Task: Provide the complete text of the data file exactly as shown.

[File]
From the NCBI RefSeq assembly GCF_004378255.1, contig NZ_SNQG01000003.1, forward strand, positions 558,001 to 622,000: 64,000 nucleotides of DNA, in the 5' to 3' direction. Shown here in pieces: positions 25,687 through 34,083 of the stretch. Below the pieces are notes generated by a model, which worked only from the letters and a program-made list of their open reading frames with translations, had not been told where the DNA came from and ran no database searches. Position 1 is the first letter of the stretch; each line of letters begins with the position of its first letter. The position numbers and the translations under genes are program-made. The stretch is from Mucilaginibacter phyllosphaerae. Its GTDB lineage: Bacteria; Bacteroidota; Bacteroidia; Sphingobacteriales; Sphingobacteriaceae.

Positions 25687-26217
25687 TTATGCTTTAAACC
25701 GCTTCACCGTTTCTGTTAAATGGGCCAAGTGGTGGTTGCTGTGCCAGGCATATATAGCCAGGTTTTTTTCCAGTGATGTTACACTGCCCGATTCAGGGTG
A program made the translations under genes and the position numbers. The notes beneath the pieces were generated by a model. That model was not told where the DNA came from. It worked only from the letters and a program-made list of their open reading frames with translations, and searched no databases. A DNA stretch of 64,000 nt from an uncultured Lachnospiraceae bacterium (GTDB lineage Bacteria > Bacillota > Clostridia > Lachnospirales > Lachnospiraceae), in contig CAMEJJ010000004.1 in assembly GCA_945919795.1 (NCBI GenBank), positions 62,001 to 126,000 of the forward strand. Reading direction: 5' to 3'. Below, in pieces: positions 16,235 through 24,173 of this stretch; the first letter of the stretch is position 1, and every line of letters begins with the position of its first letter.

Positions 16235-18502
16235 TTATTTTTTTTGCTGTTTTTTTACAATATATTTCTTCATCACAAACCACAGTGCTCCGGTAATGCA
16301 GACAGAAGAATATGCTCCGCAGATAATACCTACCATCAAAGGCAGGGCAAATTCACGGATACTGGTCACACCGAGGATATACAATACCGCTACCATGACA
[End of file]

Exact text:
From the NCBI RefSeq assembly GCF_004378255.1, contig NZ_SNQG01000003.1, forward strand, positions 558,001 to 622,000: 64,000 nucleotides of DNA, in the 5' to 3' direction. Shown here in pieces: positions 25,687 through 34,083 of the stretch. Below the pieces are notes generated by a model, which worked only from the letters and a program-made list of their open reading frames with translations, had not been told where the DNA came from and ran no database searches. Position 1 is the first letter of the stretch; each line of letters begins with the position of its first letter. The position numbers and the translations under genes are program-made. The stretch is from Mucilaginibacter phyllosphaerae. Its GTDB lineage: Bacteria; Bacteroidota; Bacteroidia; Sphingobacteriales; Sphingobacteriaceae.

Positions 25687-26217
25687 TTATGCTTTAAACC
25701 GCTTCACCGTTTCTGTTAAATGGGCCAAGTGGTGGTTGCTGTGCCAGGCATATATAGCCAGGTTTTTTTCCAGTGATGTTACACTGCCCGATTCAGGGTG
A program made the translations under genes and the position numbers. The notes beneath the pieces were generated by a model. That model was not told where the DNA came from. It worked only from the letters and a program-made list of their open reading frames with translations, and searched no databases. A DNA stretch of 64,000 nt from an uncultured Lachnospiraceae bacterium (GTDB lineage Bacteria > Bacillota > Clostridia > Lachnospirales > Lachnospiraceae), in contig CAMEJJ010000004.1 in assembly GCA_945919795.1 (NCBI GenBank), positions 62,001 to 126,000 of the forward strand. Reading direction: 5' to 3'. Below, in pieces: positions 16,235 through 24,173 of this stretch; the first letter of the stretch is position 1, and every line of letters begins with the position of its first letter.

Positions 16235-18502
16235 TTATTTTTTTTGCTGTTTTTTTACAATATATTTCTTCATCACAAACCACAGTGCTCCGGTAATGCA
16301 GACAGAAGAATATGCTCCGCAGATAATACCTACCATCAAAGGCAGGGCAAATTCACGGATACTGGTCACACCGAGGATATACAATACCGCTACCATGACA